Innovation is the key for companies to gain advantage
over their competitors in medium to long term basis. Strengthening
R&D is one of the ways to achieve the required innovation. Further,
R&D serves as an enhancer for sustained economic growth. R&D on
a global scale helps to share risks as well as costs; shortens
development time and time to market; and provides access to global
innovation, knowledge and infrastructure.
Recognizing the need for collaborative R&D, India and Israel have
signed a bilateral agreement, to form India – Israel Initiative for
Industrial R&D (i4RD) with an aim to support joint industrial
R&D projects for developing products or processes leading to
commercialization in the global market. This agreement has been signed
between the Department of Science and Technology (DST),
Ministry of Science and Technology, Government of India and the
Ministry of Industry, Trade and Labor State of Israel. John Powath,
CEO, Inventive Business Partners and head of i4RD program shares more
Q What are the major collaborative
activities of i4RD program?
The i4RD program is a bilateral funding program that is co-sponsored by
the governments of India and Israel with a primary aim to support joint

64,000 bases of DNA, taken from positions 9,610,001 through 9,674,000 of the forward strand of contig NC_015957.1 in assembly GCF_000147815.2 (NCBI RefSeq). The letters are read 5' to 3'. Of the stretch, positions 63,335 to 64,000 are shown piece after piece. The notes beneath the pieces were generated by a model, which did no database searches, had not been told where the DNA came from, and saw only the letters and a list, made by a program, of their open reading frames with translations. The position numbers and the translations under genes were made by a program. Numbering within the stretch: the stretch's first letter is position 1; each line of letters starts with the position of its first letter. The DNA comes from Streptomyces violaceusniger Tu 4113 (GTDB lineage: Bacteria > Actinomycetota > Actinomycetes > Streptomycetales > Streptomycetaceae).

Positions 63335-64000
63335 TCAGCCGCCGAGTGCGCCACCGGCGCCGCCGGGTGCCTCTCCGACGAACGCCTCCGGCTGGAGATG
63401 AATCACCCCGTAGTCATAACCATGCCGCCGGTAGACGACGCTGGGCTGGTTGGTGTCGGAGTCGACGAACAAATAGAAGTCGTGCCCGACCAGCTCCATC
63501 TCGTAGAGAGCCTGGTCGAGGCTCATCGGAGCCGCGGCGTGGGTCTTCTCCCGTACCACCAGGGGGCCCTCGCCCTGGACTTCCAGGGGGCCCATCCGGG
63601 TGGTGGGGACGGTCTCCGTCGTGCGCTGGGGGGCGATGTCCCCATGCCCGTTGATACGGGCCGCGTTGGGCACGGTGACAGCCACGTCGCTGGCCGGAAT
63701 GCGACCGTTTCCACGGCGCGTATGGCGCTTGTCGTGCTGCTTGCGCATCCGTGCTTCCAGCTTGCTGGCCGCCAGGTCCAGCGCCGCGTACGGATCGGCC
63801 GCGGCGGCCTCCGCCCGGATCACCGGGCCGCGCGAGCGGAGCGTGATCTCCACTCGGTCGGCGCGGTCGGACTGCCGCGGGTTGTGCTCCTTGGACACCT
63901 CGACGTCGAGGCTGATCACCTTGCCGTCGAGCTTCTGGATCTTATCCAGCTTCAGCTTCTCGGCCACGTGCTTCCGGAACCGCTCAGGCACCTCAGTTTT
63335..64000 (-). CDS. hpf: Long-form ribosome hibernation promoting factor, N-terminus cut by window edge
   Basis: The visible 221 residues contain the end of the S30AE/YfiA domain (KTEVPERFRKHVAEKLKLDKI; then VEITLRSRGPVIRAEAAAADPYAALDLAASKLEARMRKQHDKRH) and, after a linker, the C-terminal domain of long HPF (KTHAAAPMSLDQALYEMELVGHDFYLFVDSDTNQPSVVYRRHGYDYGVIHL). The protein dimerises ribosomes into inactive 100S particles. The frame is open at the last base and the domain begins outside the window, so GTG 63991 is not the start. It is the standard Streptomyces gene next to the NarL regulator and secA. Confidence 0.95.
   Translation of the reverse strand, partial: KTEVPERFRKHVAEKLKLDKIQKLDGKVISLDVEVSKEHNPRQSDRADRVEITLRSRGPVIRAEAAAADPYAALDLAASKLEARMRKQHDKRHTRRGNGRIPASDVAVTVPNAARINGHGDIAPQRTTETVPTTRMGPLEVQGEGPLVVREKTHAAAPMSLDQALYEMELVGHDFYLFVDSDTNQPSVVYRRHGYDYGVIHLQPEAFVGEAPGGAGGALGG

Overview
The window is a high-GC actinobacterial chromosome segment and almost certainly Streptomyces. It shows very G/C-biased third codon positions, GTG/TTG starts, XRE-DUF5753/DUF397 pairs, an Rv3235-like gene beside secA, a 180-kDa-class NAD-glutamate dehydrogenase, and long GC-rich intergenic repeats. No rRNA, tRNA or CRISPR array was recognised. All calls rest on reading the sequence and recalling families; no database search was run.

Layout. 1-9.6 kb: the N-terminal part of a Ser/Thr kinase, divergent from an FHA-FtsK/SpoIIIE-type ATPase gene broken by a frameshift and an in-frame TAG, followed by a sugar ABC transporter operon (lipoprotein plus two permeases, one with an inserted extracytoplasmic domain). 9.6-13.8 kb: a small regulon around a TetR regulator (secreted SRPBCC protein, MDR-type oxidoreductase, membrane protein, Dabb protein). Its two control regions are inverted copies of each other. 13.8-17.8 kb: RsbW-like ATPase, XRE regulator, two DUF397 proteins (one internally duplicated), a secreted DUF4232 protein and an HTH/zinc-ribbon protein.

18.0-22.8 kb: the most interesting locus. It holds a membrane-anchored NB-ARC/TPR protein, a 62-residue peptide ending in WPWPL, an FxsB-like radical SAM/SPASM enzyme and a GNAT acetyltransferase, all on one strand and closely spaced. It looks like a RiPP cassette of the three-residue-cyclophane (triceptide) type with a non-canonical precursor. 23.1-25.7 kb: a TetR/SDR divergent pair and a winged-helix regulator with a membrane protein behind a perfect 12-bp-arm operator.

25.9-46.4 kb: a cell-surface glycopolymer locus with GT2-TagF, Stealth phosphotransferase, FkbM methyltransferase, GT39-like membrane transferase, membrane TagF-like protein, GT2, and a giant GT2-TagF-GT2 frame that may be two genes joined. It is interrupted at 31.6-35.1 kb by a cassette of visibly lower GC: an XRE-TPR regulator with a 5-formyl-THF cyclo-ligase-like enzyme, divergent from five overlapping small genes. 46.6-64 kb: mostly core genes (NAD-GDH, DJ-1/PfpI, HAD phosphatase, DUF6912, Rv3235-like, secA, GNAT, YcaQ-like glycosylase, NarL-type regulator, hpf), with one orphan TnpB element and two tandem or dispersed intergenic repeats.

industrial R&D projects for developing products or processes for
commercialization in the global market. This bilateral funding platform
is supporting R&D projects between companies in Israel and India.
This program will provide a platform for joint R&D efforts that has
a strong emphasis on innovation with a global commercial applicability.
The implementing organizations are Global Innovation and Technology
Alliance (GITA) on behalf of the DST, India; and MATIMOP, on
behalf of the Office of the Chief Scientist (OCS), Israel.
Q Does the political landscape of India
encourage such collaboration?
India and Israel are heading towards fast growing economic cooperation.
Bilateral trade, which was at Rs 893.48 crore ($200 mn) in 2001, grew
to Rs 18,316 crore ($4.1 bn) in 2009, excluding defense trade. This
includes manufacturing, satellite launch, agriculture and diamond
industries. A formal free trade agreement was on progress in 2010 for a
two-way agreement that would give Indian industries access to the
Israeli high technology sector and Israel access to Indian domestic
market. This is a step ahead of the Preferential Trade Agreement (PTA)
that recommends setting up of a Joint Study Group (JSG) by the two
countries to improve trade ties.
It is estimated that bilateral trade would exceed Rs 53,605 crore ($12
bn) in five years with this trade agreement. The areas that are given
emphasis are software, communication, homeland security, science and